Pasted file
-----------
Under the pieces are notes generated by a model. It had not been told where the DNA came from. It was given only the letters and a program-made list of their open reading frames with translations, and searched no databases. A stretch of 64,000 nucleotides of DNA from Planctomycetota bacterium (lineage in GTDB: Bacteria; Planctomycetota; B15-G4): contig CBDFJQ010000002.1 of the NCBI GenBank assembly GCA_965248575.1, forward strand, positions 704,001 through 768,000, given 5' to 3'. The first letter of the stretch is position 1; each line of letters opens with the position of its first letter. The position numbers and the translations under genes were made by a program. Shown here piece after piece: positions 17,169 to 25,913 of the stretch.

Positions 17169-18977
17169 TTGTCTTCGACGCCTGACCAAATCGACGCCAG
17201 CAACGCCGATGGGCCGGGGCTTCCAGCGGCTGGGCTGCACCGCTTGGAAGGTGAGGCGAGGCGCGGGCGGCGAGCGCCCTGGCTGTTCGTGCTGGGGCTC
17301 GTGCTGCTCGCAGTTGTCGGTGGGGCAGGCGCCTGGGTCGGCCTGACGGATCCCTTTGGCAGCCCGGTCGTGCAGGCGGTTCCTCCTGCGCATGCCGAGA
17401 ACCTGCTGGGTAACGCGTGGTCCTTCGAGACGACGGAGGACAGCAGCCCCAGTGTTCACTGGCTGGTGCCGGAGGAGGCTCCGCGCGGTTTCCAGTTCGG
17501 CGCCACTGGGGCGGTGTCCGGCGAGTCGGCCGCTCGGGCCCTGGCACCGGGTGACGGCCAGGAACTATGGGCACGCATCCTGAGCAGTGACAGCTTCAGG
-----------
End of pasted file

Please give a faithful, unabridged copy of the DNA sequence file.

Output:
Under the pieces are notes generated by a model. It had not been told where the DNA came from. It was given only the letters and a program-made list of their open reading frames with translations, and searched no databases. A stretch of 64,000 nucleotides of DNA from Planctomycetota bacterium (lineage in GTDB: Bacteria; Planctomycetota; B15-G4): contig CBDFJQ010000002.1 of the NCBI GenBank assembly GCA_965248575.1, forward strand, positions 704,001 through 768,000, given 5' to 3'. The first letter of the stretch is position 1; each line of letters opens with the position of its first letter. The position numbers and the translations under genes were made by a program. Shown here piece after piece: positions 17,169 to 25,913 of the stretch.

Positions 17169-18977
17169 TTGTCTTCGACGCCTGACCAAATCGACGCCAG
17201 CAACGCCGATGGGCCGGGGCTTCCAGCGGCTGGGCTGCACCGCTTGGAAGGTGAGGCGAGGCGCGGGCGGCGAGCGCCCTGGCTGTTCGTGCTGGGGCTC
17301 GTGCTGCTCGCAGTTGTCGGTGGGGCAGGCGCCTGGGTCGGCCTGACGGATCCCTTTGGCAGCCCGGTCGTGCAGGCGGTTCCTCCTGCGCATGCCGAGA
17401 ACCTGCTGGGTAACGCGTGGTCCTTCGAGACGACGGAGGACAGCAGCCCCAGTGTTCACTGGCTGGTGCCGGAGGAGGCTCCGCGCGGTTTCCAGTTCGG
17501 CGCCACTGGGGCGGTGTCCGGCGAGTCGGCCGCTCGGGCCCTGGCACCGGGTGACGGCCAGGAACTATGGGCACGCATCCTGAGCAGTGACAGCTTCAGG